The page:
Conan swatted the tissue away. He spoke slowly, so his words weren't so watery. "Why is he d-d-d"
The head teacher passed him the tissue anyway. "This is a matter
that you should speak with your mother about. The school has a policy
of letting the student know, but I will let your mother fill in the
blanks. I am sorry for your loss, Conan."
Conan groaned, no, Howled. He howled a medley of pain and
anger and beat his fists against the arms of the chair. He turned back
to the head teacher, squinting through teary eyes. "I hate the world."
"Don't we all, Conan." He patted Conan's hand. "It is a nasty place --"
"It's a horrible place," Conan interrupted. He wiped his eyes and licked the tears from his fingers. "I'm glad he is dead."
"Conan! You don't mean that. Think about what you are saying, son. You have to be strong for your mother."
"I do. He doesn't have to be here anymore."
"Conan, you're upset but you mustn't say these things." The black
phone on the desk rang and the teacher picked it up, listened for a
second, and put it down. "Your mother is waiting outside for you. I
will walk you outside."
They left the room and walked in silence down the never-ending
corridors, past the never-ending classrooms that looked more like
prison cells than learning environments. The exit at the end of the
corridor seemed to move further away with every step. Conan imagined
that this is what doing time felt like. This is what the mosquito felt.
This is what his father now felt.
Coming to the door at end was like coming to the light at the end of
the tunnel--a lifetime's journey, opening to a view of a car park. The
head teacher patted Conan on the head and let him go. He watched the
boy prowl towards his car, offered a morose wave and then vanished back
inside the prison-like edifice.
"Get in!" Nancy spat through the window.
Conan opened the car door but did not get in. He stood there,
dumbfounded. His mother looked like she had been the one mugged and
killed. She looked dead. "I said get in!"
"Why are you so angry?"
"Because Abe is dead, you idiot! You killed him. You made him leave us."
"No I didn't. You beat him up, like you always do."
"Because you forced me to, you brat. I'll beat you up when we get home. Now get in the car!"
"No!" He slammed the car door shut.
"You're going to get in the car, Conan, or I'm going to throw you in it. You're only making this worse for yourself."
Conan took a step away from the car. "I don't like you."
"Good. I don't like you either. You just ruin everything! Get in the
car!" She beat her fist against the wheel and the horn went off. Conan
He didn't know where he was going but he ran anyway. Out of the car
park and down the street. His mother shrieked out behind him. "Conan,
come back here! Come back!"
He heard the pounding of her boots; she was following him, but she
wouldn't catch him. He was running faster than he'd ever run before, as
if filled with a new energy. He was running like he had two pairs of
Ahead of him, honey-colored trees glistening in the sun, the coppice
of an autumn forest. The trees were tall like spires and they were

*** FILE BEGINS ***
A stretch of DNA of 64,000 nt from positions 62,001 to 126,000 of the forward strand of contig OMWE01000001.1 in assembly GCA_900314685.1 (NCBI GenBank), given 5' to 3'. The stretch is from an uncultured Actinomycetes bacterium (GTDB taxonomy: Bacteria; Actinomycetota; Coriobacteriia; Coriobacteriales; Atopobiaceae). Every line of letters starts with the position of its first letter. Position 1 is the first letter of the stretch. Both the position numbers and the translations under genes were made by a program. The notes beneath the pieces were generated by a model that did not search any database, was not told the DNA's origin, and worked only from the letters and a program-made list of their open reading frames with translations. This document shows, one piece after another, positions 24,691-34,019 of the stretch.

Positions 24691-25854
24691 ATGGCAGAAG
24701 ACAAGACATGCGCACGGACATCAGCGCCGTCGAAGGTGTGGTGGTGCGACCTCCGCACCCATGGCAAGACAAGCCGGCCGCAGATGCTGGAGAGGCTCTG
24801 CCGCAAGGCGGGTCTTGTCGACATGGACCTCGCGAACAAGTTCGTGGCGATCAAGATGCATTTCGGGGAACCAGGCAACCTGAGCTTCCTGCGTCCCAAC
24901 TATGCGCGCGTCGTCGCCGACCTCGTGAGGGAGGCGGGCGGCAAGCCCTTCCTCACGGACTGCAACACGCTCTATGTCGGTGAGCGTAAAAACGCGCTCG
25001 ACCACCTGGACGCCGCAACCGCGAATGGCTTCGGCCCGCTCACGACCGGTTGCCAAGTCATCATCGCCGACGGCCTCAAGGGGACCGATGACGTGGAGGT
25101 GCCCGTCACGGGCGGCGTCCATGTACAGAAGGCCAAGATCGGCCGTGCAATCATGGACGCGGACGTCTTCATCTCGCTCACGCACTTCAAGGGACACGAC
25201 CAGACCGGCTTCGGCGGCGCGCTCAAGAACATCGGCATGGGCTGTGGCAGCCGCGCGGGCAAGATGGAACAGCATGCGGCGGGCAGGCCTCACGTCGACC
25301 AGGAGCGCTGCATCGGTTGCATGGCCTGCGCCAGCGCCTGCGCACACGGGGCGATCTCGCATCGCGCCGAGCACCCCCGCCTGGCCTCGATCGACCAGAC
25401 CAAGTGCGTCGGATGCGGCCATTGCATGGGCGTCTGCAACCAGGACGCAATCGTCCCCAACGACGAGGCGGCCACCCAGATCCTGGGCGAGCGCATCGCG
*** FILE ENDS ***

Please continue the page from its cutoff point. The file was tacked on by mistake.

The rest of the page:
crying leaves in the breeze. He headed for it.
"Conan! Wait!" His mother called up behind him but her voice was
lost in the wind. He didn't hear her; the forest was calling him now.
He reached the coppice and surged into the heart of the forest. His speeding feet felt different, physically changed.
"Conan, you come back here right now." Nancy no longer sounded angry. She sounded concerned.
Conan stopped at a dead end. A broken bridge and a rushing stream.
He looked at his mother, now several feet away from him. He saw the
tears on her cheeks.
"Conan, come to me." There was fear in her voice.
"No, I don't ever want to go back to you. I don't want to be like you. I don't want to be like any of you."
He took a step back.
Nancy saw it. "Conan, come on." She dashed forward to try and grab her son, but he stepped back and toppled into the stream.
Time stood still and the trees stopped crying their leaves. Nancy fell to her knees.
"Conan?" she leaned over the bank. Nothing there. "Conan?"
Something caught her eyes, emerging on the other side of the stream.
Her mouth dropped when she saw it. It was the color of iron and shaggy,
pawing its way up the other side of the stream, trying not to fall back
into the water. Putting one paw ahead, it pulled itself onto stable
Nancy stretched her hand out, grasping into nothingness. The thing
on the other side looked at her and she saw into its eyes, into two
distant icy planets where everything was free, and everything was
limitless. Untamed. She saw Conan on those planets.
The thing opposite growled and flicked its tail frantically. Its
head turned away from her and it began to move, bouncing from one paw
to the other.
The trees began to weep again. A blizzard of red and orange.
"Conan?" she called out again. Her own tears streamed with the leaves.
The thing on the other side didn't hear her. The wolf-thing padded
off through the forest on the other side, under the trees, into the
© 2016 James Tatam
Bio: Mr. Tatam has previously been published in the "Young Writers Literary Journal." His last Aphelion appearance, Gumballs, from our August 2015 issue, was picked as a Best Short Story of 2015.
E-mail: James Tatam